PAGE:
x Abu Dhabi, UAESunday 21 January 2018

Bushehr nuclear plant 'will provide power to Iran national grid in two months'

GCC states are deeply concerned about the dangers of earthquakes and the Bushehr nuclear plant, which sits at the junction of three tectonic plates and is closer to Kuwait city and Doha than it is to Tehran.

The reactor building at the Russian-built Bushehr nuclear power plant in southern Iran, which is close to generating electricity after decades of delay.
The reactor building at the Russian-built Bushehr nuclear power plant in southern Iran, which is close to generating electricity after decades of delay.

A jubilant Iran has passed a major milestone in its drive to produce nuclear energy as the country's first and only atomic power station, bedevilled by repeated delays, finally began operating at the weekend.

The Russian company that completed the 1970s German-designed plant at Bushehr on Iran's Arabian Gulf coast declared the generating unit was brought up to the "minimum controllable level of power".

A spokesman for Atomstroyexport said: "This means that a nuclear reaction has begun. This is one of the final stages in the physical launch of the reactor."

Nuclear proliferation fears aside, Gulf states are deeply concerned about Bushehr. The plant sits at the junction of three tectonic plates and memories of Japan's recent Fukushima nuclear crisis remain vivid. Bushehr is closer to Kuwait city and Doha than it is to Tehran. Iran insists the reactor is quake proof.

The Islamic republic's highly controversial nuclear programme was Washington's top foreign policy concern last year when there was fevered media speculation that the US or Israel could bomb Iran's atomic facilities.

But the subject vanished from the limelight in recent months, as the Arab spring commanded centre stage.

Now Iran's nuclear ambitions have edged back into the news on several fronts. Tehran on Tuesday signalled it was ready to resume stalled talks with major world powers on its nuclear programme.

With typical bombast, Iranian President Mahmoud Ahmadinejad proclaimed that the nuclear issue could be resolved in a one-hour meeting. His critics say he is keen to deflect attention from a recent power struggle with Iran's supreme leader, Ayatollah Ali Khamenei, which left him battered and bruised.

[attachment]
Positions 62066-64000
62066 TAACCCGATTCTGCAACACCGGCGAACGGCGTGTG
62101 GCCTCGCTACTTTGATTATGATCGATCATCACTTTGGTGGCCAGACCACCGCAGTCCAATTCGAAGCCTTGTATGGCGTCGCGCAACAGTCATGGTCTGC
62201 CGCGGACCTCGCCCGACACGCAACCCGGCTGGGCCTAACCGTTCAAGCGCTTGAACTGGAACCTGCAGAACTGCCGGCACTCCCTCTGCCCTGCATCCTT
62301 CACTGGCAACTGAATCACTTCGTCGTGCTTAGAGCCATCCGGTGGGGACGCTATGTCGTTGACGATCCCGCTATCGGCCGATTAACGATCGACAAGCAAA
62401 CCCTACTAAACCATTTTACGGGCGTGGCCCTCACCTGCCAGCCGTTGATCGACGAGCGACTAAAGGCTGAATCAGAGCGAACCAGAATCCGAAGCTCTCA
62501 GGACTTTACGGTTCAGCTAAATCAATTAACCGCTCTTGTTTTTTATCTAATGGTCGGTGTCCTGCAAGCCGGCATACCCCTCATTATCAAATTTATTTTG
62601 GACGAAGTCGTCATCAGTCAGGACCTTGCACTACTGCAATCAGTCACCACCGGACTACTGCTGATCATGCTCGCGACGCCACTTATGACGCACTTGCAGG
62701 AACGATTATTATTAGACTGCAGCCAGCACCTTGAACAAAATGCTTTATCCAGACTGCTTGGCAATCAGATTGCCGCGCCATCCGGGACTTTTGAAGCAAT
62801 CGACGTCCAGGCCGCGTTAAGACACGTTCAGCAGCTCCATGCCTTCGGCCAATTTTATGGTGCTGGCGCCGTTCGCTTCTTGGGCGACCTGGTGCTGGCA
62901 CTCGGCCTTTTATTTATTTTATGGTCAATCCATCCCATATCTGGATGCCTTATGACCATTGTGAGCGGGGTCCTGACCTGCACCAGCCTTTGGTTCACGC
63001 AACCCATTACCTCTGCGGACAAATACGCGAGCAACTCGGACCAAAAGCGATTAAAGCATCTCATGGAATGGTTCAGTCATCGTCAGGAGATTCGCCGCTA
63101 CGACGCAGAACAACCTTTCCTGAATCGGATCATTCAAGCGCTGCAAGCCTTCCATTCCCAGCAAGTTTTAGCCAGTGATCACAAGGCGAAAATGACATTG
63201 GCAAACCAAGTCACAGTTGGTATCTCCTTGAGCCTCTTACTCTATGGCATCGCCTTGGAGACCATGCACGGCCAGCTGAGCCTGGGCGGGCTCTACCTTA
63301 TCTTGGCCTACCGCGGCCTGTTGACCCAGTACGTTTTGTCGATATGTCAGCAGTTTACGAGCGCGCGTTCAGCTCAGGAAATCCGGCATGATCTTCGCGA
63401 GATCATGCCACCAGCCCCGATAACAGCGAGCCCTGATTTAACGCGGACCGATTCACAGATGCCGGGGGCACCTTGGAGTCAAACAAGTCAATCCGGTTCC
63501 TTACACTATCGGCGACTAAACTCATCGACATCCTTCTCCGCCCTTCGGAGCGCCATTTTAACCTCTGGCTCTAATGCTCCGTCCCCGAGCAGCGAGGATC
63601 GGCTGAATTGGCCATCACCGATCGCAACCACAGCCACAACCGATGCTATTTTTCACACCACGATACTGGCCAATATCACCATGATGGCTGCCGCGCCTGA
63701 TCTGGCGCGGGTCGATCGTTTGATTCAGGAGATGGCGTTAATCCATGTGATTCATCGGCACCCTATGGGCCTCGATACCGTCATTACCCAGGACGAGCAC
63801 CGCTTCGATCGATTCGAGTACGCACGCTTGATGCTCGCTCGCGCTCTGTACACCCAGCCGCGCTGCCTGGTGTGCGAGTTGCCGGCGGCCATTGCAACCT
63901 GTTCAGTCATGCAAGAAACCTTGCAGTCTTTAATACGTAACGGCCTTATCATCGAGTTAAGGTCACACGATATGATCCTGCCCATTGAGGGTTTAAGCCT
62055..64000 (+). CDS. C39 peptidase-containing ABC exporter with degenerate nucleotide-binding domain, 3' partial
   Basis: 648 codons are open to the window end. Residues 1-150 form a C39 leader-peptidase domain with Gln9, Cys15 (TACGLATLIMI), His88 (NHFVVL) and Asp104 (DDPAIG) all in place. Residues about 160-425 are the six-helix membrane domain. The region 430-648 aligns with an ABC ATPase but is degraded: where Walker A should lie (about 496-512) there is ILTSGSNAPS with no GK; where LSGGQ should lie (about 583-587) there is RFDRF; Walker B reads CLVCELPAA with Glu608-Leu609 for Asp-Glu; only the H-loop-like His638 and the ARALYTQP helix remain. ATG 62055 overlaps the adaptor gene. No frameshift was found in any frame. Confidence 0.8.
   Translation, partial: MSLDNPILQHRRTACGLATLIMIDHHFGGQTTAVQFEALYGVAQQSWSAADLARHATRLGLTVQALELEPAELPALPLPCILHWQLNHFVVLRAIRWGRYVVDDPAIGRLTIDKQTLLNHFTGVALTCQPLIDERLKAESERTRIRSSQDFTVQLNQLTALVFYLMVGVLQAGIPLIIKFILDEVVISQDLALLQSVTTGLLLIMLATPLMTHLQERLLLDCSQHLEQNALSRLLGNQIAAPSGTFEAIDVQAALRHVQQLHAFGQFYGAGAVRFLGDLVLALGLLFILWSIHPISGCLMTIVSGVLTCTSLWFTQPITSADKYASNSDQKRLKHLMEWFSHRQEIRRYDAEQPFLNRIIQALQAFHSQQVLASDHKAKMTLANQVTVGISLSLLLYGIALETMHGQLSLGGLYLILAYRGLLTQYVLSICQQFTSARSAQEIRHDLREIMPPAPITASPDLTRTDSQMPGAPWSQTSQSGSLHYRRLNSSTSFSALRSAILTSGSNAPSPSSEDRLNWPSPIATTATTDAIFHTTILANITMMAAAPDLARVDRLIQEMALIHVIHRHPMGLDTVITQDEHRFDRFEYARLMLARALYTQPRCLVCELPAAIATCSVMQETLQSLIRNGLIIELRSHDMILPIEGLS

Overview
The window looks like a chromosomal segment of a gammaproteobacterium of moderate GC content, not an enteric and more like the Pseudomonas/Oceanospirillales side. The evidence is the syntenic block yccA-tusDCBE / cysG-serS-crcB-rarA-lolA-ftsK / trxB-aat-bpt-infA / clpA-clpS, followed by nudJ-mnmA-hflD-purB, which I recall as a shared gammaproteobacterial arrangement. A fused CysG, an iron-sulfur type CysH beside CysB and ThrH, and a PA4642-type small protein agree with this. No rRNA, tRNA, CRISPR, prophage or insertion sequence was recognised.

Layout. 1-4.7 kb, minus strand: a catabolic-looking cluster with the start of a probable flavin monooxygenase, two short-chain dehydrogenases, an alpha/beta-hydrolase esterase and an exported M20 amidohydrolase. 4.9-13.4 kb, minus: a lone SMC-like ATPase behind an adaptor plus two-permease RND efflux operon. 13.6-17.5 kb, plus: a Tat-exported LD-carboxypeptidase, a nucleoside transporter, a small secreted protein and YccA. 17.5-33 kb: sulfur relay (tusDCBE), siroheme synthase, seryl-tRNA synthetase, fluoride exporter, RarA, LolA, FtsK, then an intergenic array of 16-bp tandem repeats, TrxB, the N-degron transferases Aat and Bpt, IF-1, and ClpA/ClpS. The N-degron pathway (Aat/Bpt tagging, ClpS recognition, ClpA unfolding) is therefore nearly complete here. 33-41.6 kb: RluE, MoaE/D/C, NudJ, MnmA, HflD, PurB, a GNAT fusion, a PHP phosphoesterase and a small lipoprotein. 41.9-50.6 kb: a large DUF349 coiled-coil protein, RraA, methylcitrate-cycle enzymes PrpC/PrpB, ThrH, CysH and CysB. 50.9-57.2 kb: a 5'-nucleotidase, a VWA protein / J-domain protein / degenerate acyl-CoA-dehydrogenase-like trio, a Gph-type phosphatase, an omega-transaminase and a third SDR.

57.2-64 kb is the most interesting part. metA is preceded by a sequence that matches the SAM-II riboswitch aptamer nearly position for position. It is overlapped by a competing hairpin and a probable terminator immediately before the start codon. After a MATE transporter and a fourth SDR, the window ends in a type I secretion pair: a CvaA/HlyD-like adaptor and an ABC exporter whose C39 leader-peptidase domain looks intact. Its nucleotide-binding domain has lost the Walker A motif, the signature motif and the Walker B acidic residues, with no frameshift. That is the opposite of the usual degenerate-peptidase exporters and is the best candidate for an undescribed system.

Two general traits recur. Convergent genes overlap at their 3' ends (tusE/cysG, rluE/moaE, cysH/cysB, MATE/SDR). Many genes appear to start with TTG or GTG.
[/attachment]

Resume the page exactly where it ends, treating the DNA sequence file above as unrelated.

The European Union said yesterday that Tehran's new talks offer contained nothing to justify another meeting, deepening Western suspicions that Iran's intention is to procrastinate while it enriches enough uranium to build a bomb, an ambition Tehran vehemently denies.

Iran's last meeting in January with the six world powers - the US, Russia, China, France, Britain and Germany - failed when Tehran again ruled out suspending uranium enrichment, as demanded by several UN Security Council resolutions since 2006.

Meanwhile, a UN report due to be released today accuses Iran of using front companies, concealment methods in shipping and opaque financial transactions to circumvent sanctions imposed over Tehran's refusal to suspend uranium enrichment.

The report says sanctions have made it more difficult, costlier and riskier for Iran to acquire items needed for its nuclear and ballistic missile programmes.

But, the study adds, sanctions have not persuaded the Iranian regime to halt uranium enrichment.

The apparent breakthrough at Bushehr is a source of immense pride to the regime in Tehran. It touts the plant as a symbol of Iran's Islamic modernity as well as its resilience, resourcefulness and resistance in the face of international sanctions.

Tehran says the facility will start providing power to the national grid within two months, producing 1,000 megawatts, about 2.5 per cent of Iran's electricity usage.

The US and other Western nations for years urged Russia to abandon the Bushehr project, warning it could help Iran build atomic weapons.

Most nuclear experts, however, regard Bushehr to be of little use to Iran in any alleged drive for weapons. The complex is under strict international supervision and runs on imported fuel from Russia, which will also repatriate the plutonium-laced spent fuel that otherwise could, theoretically, be diverted to a weapons programme.

Iran's use of Russian fuel at Bushehr has also enabled Washington to insist that Tehran can peacefully use nuclear energy without producing its own fuel, an argument that has been central to the near decade-old standoff.

Of far more concern to the international community is Iran's uranium enrichment plant at Natanz which Tehran says is producing low-grade fuel for several planned reactors that have yet to be built. If refined to a much higher level, the fuel could be used for nuclear weapons.

In February, the International Atomic Energy Agency (IAEA) said it had new information on "possible military dimensions" to Iran's nuclear plans.

Tehran insists its uranium enrichment is designed solely to power civilian nuclear plants to generate electricity, both to meet surging domestic demand and save the country's vast oil and gas reserves for lucrative export.

The Bushehr plant dates back to 1974, when Iran's US-backed ruler, Shah Mohammad Reza Pahlavi, contracted the German company Siemens to build the reactor. The company withdrew from the project after the 1979 Islamic Revolution.

In 1992, Iran signed a US$1bn (Dh3.6bn) deal with Russia to complete the project and work began three years later. It was meant to be finished before the new millennium.

Suspicious Iranian officials have blamed Russia for delays in the past, accusing Moscow of being a perfidious ally that has used Bushehr as a political bargaining chip with Washington.

Foreign intelligence experts have also said the control systems at Bushehr were penetrated last year by Stuxnet, the mysterious and malicious computer virus. Iran has accused the US and Israel of being behind the virus, while claiming the damage inflicted was minimal.